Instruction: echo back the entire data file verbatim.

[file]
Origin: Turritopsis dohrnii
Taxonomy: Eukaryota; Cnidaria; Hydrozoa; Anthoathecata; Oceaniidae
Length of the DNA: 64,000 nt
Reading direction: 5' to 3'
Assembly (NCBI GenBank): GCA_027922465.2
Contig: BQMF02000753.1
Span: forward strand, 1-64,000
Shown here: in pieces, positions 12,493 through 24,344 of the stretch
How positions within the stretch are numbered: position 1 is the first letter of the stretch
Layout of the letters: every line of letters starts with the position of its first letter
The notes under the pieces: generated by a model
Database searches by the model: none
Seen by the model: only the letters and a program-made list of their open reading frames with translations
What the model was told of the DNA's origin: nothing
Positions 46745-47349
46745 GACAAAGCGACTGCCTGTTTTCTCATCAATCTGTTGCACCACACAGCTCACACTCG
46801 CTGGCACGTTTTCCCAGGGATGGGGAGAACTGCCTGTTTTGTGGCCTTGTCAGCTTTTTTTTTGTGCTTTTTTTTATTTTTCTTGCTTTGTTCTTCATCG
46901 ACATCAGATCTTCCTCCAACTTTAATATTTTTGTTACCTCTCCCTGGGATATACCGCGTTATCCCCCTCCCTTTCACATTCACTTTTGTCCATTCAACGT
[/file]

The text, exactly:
Origin: Turritopsis dohrnii
Taxonomy: Eukaryota; Cnidaria; Hydrozoa; Anthoathecata; Oceaniidae
Length of the DNA: 64,000 nt
Reading direction: 5' to 3'
Assembly (NCBI GenBank): GCA_027922465.2
Contig: BQMF02000753.1
Span: forward strand, 1-64,000
Shown here: in pieces, positions 12,493 through 24,344 of the stretch
How positions within the stretch are numbered: position 1 is the first letter of the stretch
Layout of the letters: every line of letters starts with the position of its first letter
The notes under the pieces: generated by a model
Database searches by the model: none
Seen by the model: only the letters and a program-made list of their open reading frames with translations
What the model was told of the DNA's origin: nothing
Positions 46745-47349
46745 GACAAAGCGACTGCCTGTTTTCTCATCAATCTGTTGCACCACACAGCTCACACTCG
46801 CTGGCACGTTTTCCCAGGGATGGGGAGAACTGCCTGTTTTGTGGCCTTGTCAGCTTTTTTTTTGTGCTTTTTTTTATTTTTCTTGCTTTGTTCTTCATCG
46901 ACATCAGATCTTCCTCCAACTTTAATATTTTTGTTACCTCTCCCTGGGATATACCGCGTTATCCCCCTCCCTTTCACATTCACTTTTGTCCATTCAACGT